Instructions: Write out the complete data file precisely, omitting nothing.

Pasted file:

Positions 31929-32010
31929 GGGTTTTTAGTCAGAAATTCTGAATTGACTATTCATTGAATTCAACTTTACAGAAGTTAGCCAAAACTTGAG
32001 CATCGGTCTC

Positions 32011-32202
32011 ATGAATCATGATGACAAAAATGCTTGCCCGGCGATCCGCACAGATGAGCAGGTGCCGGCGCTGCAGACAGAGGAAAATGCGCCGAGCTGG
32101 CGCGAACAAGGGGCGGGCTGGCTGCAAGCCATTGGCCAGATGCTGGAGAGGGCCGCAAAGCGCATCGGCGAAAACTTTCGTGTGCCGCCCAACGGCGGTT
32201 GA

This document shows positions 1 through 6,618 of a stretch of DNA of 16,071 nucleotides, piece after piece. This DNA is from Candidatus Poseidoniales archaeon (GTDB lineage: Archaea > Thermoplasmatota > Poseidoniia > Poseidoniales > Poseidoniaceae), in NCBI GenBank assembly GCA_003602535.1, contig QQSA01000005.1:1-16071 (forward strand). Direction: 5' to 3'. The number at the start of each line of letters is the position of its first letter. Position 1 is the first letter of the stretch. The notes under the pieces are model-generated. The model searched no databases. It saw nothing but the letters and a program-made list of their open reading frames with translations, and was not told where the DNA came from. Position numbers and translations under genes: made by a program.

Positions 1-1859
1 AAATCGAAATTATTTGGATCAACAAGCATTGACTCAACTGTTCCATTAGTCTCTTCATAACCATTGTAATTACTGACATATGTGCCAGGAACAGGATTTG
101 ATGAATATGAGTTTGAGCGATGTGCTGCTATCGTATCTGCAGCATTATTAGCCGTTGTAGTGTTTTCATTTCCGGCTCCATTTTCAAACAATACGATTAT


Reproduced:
Positions 31929-32010
31929 GGGTTTTTAGTCAGAAATTCTGAATTGACTATTCATTGAATTCAACTTTACAGAAGTTAGCCAAAACTTGAG
32001 CATCGGTCTC

Positions 32011-32202
32011 ATGAATCATGATGACAAAAATGCTTGCCCGGCGATCCGCACAGATGAGCAGGTGCCGGCGCTGCAGACAGAGGAAAATGCGCCGAGCTGG
32101 CGCGAACAAGGGGCGGGCTGGCTGCAAGCCATTGGCCAGATGCTGGAGAGGGCCGCAAAGCGCATCGGCGAAAACTTTCGTGTGCCGCCCAACGGCGGTT
32201 GA

This document shows positions 1 through 6,618 of a stretch of DNA of 16,071 nucleotides, piece after piece. This DNA is from Candidatus Poseidoniales archaeon (GTDB lineage: Archaea > Thermoplasmatota > Poseidoniia > Poseidoniales > Poseidoniaceae), in NCBI GenBank assembly GCA_003602535.1, contig QQSA01000005.1:1-16071 (forward strand). Direction: 5' to 3'. The number at the start of each line of letters is the position of its first letter. Position 1 is the first letter of the stretch. The notes under the pieces are model-generated. The model searched no databases. It saw nothing but the letters and a program-made list of their open reading frames with translations, and was not told where the DNA came from. Position numbers and translations under genes: made by a program.

Positions 1-1859
1 AAATCGAAATTATTTGGATCAACAAGCATTGACTCAACTGTTCCATTAGTCTCTTCATAACCATTGTAATTACTGACATATGTGCCAGGAACAGGATTTG
101 ATGAATATGAGTTTGAGCGATGTGCTGCTATCGTATCTGCAGCATTATTAGCCGTTGTAGTGTTTTCATTTCCGGCTCCATTTTCAAACAATACGATTAT